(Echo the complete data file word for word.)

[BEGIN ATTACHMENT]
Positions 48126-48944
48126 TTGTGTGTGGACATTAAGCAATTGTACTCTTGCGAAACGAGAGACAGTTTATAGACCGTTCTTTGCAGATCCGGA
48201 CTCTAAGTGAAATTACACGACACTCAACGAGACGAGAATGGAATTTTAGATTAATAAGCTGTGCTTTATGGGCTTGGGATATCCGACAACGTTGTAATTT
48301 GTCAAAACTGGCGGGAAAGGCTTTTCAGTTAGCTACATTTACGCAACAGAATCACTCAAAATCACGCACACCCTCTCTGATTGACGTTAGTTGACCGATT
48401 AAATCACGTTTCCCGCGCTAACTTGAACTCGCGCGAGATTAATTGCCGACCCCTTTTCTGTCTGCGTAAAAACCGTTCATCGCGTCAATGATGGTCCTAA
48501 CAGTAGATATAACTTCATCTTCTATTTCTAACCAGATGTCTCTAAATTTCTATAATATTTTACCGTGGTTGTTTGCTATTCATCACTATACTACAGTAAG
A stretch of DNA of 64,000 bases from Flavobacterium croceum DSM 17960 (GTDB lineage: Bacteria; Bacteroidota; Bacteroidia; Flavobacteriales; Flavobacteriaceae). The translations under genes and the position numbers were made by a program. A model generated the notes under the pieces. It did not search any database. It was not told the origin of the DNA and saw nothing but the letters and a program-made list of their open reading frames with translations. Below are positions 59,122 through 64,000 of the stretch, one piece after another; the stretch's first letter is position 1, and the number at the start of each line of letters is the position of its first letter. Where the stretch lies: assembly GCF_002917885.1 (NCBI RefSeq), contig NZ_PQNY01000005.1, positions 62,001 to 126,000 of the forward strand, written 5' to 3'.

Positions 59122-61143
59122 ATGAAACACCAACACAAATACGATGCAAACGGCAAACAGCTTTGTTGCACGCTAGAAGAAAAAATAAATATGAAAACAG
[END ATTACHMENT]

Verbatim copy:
Positions 48126-48944
48126 TTGTGTGTGGACATTAAGCAATTGTACTCTTGCGAAACGAGAGACAGTTTATAGACCGTTCTTTGCAGATCCGGA
48201 CTCTAAGTGAAATTACACGACACTCAACGAGACGAGAATGGAATTTTAGATTAATAAGCTGTGCTTTATGGGCTTGGGATATCCGACAACGTTGTAATTT
48301 GTCAAAACTGGCGGGAAAGGCTTTTCAGTTAGCTACATTTACGCAACAGAATCACTCAAAATCACGCACACCCTCTCTGATTGACGTTAGTTGACCGATT
48401 AAATCACGTTTCCCGCGCTAACTTGAACTCGCGCGAGATTAATTGCCGACCCCTTTTCTGTCTGCGTAAAAACCGTTCATCGCGTCAATGATGGTCCTAA
48501 CAGTAGATATAACTTCATCTTCTATTTCTAACCAGATGTCTCTAAATTTCTATAATATTTTACCGTGGTTGTTTGCTATTCATCACTATACTACAGTAAG
A stretch of DNA of 64,000 bases from Flavobacterium croceum DSM 17960 (GTDB lineage: Bacteria; Bacteroidota; Bacteroidia; Flavobacteriales; Flavobacteriaceae). The translations under genes and the position numbers were made by a program. A model generated the notes under the pieces. It did not search any database. It was not told the origin of the DNA and saw nothing but the letters and a program-made list of their open reading frames with translations. Below are positions 59,122 through 64,000 of the stretch, one piece after another; the stretch's first letter is position 1, and the number at the start of each line of letters is the position of its first letter. Where the stretch lies: assembly GCF_002917885.1 (NCBI RefSeq), contig NZ_PQNY01000005.1, positions 62,001 to 126,000 of the forward strand, written 5' to 3'.

Positions 59122-61143
59122 ATGAAACACCAACACAAATACGATGCAAACGGCAAACAGCTTTGTTGCACGCTAGAAGAAAAAATAAATATGAAAACAG